I have read that you should let lumber sit in the workshop for at least a month before building anything with it in order to let it aclimatize.
I plan to build my projects in an unheated garage (maybe run a heater while I'm working). The projects will end up in the house as furniture.
Should I buy lumber now for Jan/Feb projects and leave it in the garage, or am I better off storing it in the house and bringing the pieces I need to the garage to work on and then back into the house at the end of the day?
it is best to store the wood you want to use for furniture in the same invironment as where it will end up. If you can, as you suggest, store it in the house and take it out to work on then bring it back in. For larger projects I I buy the wood several month before, preferably in the spring, store it stickered in the garage for two or three month. Then I plane it partially and store it un-stickered in the heated, air conditioned basement shop for at least another month. Final planing is only done shortly before I use the lumber. I hope this helps.
In your response above you said "... store it un-stickered in the heated, air conditioned basement shop"
I always thought that wood should be stickered whenever it is being left to dry and aclimatize so the air could circulate around it. After it has been partially dimensioned, new wood is exposed and any potential stresses are further released. If it isn't stickered, isn't there a possibiity that the wood won't be fully "relaxed" when you finish milling it?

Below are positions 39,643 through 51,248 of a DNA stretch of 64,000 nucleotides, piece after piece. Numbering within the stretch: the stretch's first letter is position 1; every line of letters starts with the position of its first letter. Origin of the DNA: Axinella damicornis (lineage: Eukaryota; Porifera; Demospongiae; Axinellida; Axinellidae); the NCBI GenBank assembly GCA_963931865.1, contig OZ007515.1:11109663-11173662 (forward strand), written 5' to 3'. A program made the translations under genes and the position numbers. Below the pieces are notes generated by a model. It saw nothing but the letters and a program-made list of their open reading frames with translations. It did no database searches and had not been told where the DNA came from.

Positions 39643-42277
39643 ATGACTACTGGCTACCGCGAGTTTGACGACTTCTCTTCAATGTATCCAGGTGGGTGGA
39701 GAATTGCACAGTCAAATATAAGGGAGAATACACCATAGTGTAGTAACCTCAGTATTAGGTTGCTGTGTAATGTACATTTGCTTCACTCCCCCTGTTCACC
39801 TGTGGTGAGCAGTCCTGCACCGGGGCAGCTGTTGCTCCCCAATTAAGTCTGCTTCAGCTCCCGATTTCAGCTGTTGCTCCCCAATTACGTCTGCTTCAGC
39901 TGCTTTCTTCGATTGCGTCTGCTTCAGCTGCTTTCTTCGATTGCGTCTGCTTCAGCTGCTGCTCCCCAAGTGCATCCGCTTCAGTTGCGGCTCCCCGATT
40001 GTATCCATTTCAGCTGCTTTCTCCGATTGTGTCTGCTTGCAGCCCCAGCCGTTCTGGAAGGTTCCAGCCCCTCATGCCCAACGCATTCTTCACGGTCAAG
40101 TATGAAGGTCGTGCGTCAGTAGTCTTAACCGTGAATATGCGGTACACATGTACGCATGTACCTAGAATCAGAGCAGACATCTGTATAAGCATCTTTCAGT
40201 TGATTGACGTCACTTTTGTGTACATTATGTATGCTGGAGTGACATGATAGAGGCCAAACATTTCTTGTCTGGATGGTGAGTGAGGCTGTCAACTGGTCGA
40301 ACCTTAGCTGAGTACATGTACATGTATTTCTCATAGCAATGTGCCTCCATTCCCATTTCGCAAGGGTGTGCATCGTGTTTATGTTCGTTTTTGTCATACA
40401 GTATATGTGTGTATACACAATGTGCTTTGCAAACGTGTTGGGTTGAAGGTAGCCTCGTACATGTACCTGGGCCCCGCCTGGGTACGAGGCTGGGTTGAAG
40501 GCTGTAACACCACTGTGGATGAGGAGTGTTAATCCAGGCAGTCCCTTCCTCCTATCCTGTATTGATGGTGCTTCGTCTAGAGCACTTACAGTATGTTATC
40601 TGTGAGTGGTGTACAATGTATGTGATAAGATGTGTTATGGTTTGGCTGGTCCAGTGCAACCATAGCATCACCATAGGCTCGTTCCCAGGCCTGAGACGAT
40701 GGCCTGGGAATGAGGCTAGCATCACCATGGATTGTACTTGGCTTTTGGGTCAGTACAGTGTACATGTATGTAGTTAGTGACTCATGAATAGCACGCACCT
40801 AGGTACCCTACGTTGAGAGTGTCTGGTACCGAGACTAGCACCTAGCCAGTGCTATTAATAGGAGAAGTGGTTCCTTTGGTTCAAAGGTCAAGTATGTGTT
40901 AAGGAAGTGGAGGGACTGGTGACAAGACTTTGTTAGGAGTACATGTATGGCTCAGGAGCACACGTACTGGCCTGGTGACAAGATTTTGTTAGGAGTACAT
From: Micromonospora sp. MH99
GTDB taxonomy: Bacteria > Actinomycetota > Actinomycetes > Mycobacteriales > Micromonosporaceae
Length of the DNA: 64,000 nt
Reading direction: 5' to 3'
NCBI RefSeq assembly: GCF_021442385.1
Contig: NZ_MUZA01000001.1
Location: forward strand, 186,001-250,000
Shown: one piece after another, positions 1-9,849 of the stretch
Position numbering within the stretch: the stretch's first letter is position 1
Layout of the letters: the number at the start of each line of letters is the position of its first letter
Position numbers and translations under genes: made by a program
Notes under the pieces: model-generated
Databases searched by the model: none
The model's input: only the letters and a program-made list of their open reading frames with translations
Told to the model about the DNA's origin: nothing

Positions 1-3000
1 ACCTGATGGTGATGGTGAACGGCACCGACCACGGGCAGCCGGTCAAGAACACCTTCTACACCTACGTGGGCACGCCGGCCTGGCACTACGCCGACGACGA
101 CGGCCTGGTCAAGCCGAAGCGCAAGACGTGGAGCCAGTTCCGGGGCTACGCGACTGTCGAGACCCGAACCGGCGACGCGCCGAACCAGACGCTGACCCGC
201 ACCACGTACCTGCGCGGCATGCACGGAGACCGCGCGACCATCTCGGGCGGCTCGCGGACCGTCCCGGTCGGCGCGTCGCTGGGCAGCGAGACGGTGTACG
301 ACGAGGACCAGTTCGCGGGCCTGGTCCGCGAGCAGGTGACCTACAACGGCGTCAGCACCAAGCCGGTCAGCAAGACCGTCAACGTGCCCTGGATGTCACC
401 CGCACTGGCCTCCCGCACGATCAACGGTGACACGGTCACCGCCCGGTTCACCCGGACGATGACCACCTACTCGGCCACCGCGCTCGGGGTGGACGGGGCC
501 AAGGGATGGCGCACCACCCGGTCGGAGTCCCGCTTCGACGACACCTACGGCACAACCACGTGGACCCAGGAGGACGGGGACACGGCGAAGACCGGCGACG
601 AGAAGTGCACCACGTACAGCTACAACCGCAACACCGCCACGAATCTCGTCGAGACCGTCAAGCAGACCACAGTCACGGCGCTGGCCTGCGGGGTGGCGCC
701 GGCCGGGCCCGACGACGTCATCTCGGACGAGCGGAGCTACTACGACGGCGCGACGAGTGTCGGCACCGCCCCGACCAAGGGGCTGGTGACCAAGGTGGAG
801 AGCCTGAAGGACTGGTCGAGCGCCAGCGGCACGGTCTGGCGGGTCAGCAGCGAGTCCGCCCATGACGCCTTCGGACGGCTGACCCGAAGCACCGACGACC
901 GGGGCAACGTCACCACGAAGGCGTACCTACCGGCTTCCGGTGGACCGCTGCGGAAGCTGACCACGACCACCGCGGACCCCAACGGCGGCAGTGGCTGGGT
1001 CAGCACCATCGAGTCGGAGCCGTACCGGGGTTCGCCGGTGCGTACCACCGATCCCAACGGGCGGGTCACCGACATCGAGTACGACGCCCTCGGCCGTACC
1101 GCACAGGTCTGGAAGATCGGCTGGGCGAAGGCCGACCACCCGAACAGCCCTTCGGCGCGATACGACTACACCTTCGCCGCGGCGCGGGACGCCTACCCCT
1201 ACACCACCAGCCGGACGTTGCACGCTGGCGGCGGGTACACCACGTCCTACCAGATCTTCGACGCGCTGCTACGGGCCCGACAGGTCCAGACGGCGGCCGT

I agree, unless space is a real problem wood should be store stickered. There is nothing to lose by doing it and everything to be gained.
The point of storing lumber prior to use is to have everything at the same moisture content when you start to build it. So whither you store it in the house or the shop is irrelevant. Just move it all to the shop at the same time. So if the hardwood has been kiln dried, a couple of weeks stickered is fine. I always keep mine in the shop. Proper design will allow for the normal expansion/contraction when the humidity changes in the house. JG
Paul, you are totally correct, it should be stickered. However, space limitations prevent me from storing a large quantity like 300 BF in such a manner. Smaller lots I do sticker. I check the moisture content before taking it down. Sofar I only had a problem ones by having a couple of the boards on top of the stack warp a bit. These I then use for short parts where I can still joined and replane them.
Hi Dhillon .
When you store wood it should be stored in a stack with small sticks ("stickers")between each layer of the stack. This allows for air movement on all sides of the lumber. If you stack green lumber in a tight pile without stickers, no air gets at the centers boards and the pile has to dry from the outside in. This could take a long time and there is a risk of mold growing in the pile. Even lumber that has been dried should be stickered.If your lumber has been stored outside, you have to bring it in and stack and sticker it for a time to allow the wood to aclimate to the moisture cointent of the room. Again, if the wood is unstickered, the center boards would take a lot longer to aclimate.
I hope that helps.